Millennials are the fastest-growing pet-keeping demographic in the country. Research shows that 73% of this demographic have a pet.
They are also at the age when homeownership becomes important. When millennials look into buying a home or even choosing their next rental, their pets are often the most important factor in that huge home purchase or move.
According to a recent CNBC report, millennial homebuyers will actually pass up the otherwise “perfect” home if it isn’t perfect for their pets.
Outdoor Spaces to Luxury Amenities
Whether it be an appropriately sized backyard, proper fencing or even a dog run on the roof of a luxury apartment building, millennial home buyers often make the dog’s needs a priority. (More on cats later.)
Millennials will also renovate or add fencing to a new home to make sure it’s safe for the pets. This is no small expense.
Many of my millennial clients actually have an aging pet if they acquired the pet in their 20s. Realtors report that these young people will consider the needs of the aging pet over their own, like fewer stairs or safe floor surfaces for an older dog.
Millennials reported that when they choose a house and/or neighborhood, they think about living in a friendly pet culture, near like-minded pet lovers or near a dog park.
Say, for instance, you are in a condo association that allows dogs, but many of the residents don’t like the pet-friendly policy. They can look at your dog pooping as if she’s dropping a bomb on the pristine lawn. Even if you are armed, as I always am on the streets of New York, with a plastic poop bag waving in the breeze for everyone to see, who wants to be around dog haters?
My Greenwich Village neighborhood and apartment building are very pet-friendly, and we are only 1 block from Washington Square Park, where my dog can perch on a park bench, ears pricked at full attention, and enjoy a staring contest with the local friendly squirrels.
On average, 10 to 20 people will ask me about my unique-looking mutt and watch her watching squirrels on most days.
Doormen and Elevators
The primary doorman in my building is from Colombia and calls Cocoa “Coquito.” He knew her name before mine and gives her a bigger welcome than he gives me.
Another doorman is afraid of dogs. I’m working with him slowly. Cocoa is a great trainer dog, being 19 pounds of wag and giggles. My mission is to make this doorman more comfortable around dogs, but I respect his fear and go slowly.
The dog-friendly culture of my building enriches my life and Cocoa’s, even if the 17-year-old Sheltie from the 15th floor hates her and the elevator ride is a growl fest.
Then there is the amazingly goofy Doberman on the 11th floor who really wants to get up in her privates all the way to the lobby. Our daily elevator adventures are enriching all around.
Millennials and Cats
For many millennials, a cat is their first pet. I’ve had a number of clients choose a home because they wanted to build or buy an enclosed outdoor space for their cats.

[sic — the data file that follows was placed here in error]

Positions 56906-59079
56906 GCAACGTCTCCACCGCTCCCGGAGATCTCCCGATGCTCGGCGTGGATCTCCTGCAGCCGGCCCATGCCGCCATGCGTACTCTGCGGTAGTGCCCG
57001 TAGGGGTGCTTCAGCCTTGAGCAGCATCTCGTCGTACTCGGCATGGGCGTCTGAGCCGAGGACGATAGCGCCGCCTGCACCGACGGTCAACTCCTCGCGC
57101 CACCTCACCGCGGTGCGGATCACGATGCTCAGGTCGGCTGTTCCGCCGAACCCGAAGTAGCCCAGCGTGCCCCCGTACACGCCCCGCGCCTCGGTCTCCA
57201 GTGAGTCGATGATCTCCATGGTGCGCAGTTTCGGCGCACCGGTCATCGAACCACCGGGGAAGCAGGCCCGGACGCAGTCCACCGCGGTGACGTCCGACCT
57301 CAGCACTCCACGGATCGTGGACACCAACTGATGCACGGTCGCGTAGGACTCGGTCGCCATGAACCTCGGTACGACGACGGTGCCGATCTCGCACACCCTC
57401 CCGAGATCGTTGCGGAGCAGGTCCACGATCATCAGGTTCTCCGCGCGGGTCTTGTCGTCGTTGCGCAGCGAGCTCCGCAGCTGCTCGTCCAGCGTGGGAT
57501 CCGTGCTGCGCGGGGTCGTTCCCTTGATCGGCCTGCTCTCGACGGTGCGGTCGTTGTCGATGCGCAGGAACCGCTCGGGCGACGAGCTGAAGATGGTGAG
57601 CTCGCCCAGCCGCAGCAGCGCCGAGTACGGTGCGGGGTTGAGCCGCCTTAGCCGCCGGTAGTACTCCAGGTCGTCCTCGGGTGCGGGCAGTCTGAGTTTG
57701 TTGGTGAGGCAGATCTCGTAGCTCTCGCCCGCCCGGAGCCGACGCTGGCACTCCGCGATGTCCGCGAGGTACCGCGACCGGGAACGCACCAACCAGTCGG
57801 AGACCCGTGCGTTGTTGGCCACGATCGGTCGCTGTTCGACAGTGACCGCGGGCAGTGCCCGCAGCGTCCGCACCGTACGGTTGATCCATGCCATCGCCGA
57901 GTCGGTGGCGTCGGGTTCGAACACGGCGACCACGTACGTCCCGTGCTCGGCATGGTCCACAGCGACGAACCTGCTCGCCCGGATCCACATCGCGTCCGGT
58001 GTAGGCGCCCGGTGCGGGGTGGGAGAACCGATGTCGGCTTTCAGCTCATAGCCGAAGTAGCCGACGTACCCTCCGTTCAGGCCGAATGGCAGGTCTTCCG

Not living near barking dogs so the cats can have a safe and serene space is also important. I even had a client sell her house because it was too near a rooster crowing that upset the cats and dogs. The town would not rule against the rooster, so she moved.
What about indoor cats? I once bought a house because there was a beautiful built-in litter box station where a washer/dryer unit used to be. My cats loved to go into their cabinet and play in their litter closet. Truth be told, the crazy litter box situation was as important to me as the kitchen.
Pets Before Children
Millennials tend to be having children later than previous generations, but they have pets. The millennial demographic popularized terms like “fur children” and “furbabies.” Instead of 3 bedrooms for kids, in other words, their priorities for a first home purchase might be all about the furbabies.
I find my millennial clients are highly educated about their pets and often understand more about the responsibility of pet keeping than other generations. The pets are not an addition to a growing family for many millennials — the pets are the family.
Check out this news item that discusses this very topic:
This millennial trend of placing the pets’ needs first is something close to my heart. Mainly because, way back when, I made some mistakes.
There was my first home purchase, a row house in South Philly with connecting 10 x 10 cement blocks for backyards. I thought I could be outside in my concrete cell with my cat and give her some outdoor time.
One day, she jumped up over the wall before I could catch her. She was returned by a very angry neighbor who threw her back at me (she wasn’t hurt) and said if he ever saw her peeing in his tomato plants again, he would shoot her.
Then there was my first move to “the country.” Being a New York girl, I thought my dogs could run free a little in the great outdoors. They were returned to me by the local police, who said this was dangerous to motorists, and they could shoot my dogs if this ever happened again. Seems like the shooting thing was making an impression on my dense brain.
But keeping pets safe and enjoying pet-friendly neighborhoods and lifestyles seem to be important to most millennials. I wish I had been so smart when I was 29.
Millennials are a great, pet-loving generation. I’m thrilled to have so many as clients.